1. Acute care hospitals 
  2. Correctional facilities
  3. Outpatient clinics
  4. Drug rehab centers
  5. Behavioral health clinics
  6. Psychiatric mental health facilities
  7. Private NP practices
  8. Benefits


In addition, the benefits that psychiatric NPs may have include:

  1. Retirement
  2. Loan repayment options
  3. Paid jury duty
  4. Health insurance
  5. Dental insurance
  6. Health savings accounts
  7. Paid time off
  8. Licensure or re-certification reimbursement

Psychiatric Nurse Practitioner Salaries by City and State

The geographical location where you work dramatically influences your overall yearly salary as a psychiatric NP. 

Psychiatric Nurse Practitioner Salary by State


Annual Salary

Hourly Wage

New York


















New Jersey



























New Hampshire















Rhode Island



South Dakota



North Dakota









New Mexico

































South Carolina









West Virginia



























North Carolina






Source: Ziprecruiter

Highest-Paying Cities for Psychiatric Nurse Practitioners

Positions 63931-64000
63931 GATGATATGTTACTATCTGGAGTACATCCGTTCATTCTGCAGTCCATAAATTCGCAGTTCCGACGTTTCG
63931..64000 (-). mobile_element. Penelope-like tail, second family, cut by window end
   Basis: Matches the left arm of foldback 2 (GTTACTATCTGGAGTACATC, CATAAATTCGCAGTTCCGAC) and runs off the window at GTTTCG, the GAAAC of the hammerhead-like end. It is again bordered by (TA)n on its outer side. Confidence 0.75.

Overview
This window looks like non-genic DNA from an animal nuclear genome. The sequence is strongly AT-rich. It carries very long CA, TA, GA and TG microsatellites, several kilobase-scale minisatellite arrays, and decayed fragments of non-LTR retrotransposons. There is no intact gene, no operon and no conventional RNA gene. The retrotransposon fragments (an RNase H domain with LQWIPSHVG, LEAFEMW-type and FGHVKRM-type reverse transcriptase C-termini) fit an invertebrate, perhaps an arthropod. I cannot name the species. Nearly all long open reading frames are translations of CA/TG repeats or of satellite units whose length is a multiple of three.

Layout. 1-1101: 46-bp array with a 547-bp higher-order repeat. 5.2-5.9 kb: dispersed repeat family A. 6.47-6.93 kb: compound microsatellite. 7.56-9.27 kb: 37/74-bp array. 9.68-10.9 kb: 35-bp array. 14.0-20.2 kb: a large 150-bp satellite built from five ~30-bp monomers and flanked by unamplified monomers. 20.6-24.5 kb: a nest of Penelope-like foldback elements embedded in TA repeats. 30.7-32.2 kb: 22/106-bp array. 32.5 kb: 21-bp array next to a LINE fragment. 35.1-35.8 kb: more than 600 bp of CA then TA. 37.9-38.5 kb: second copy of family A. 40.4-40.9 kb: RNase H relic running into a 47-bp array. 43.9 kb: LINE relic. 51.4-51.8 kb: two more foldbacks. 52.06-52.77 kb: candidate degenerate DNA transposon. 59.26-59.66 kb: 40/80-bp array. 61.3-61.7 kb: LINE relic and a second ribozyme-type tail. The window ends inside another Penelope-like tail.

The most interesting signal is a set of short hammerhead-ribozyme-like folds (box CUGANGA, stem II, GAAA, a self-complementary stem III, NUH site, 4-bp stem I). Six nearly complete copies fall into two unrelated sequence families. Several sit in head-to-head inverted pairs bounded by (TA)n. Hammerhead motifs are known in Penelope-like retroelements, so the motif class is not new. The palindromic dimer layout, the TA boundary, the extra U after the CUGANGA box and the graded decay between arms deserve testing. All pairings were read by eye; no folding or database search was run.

ZipRecruiter reports that the highest-paying cities for psychiatric mental health nurse practitioners are:

  • Diamond Ridge, AK - $145,780 annually
  • Soda Bay, CA - $138,841 annually
  • Cameron, AZ - $134,473 annually
  • Talmage, CA - $131,246 annually
  • Johnstonville, CA - $129,773 annually

Many of the cities that pay a higher annual salary also have a higher cost of overall living. Therefore, you may want to research your overall earning potential along with the cost of living in the area, especially if you are considering relocation. 

There might be as much as $30,000 or more between the highest and lowest-paying locations in some cases. 

How to Increase Your Psychiatric Nurse Practitioner Salary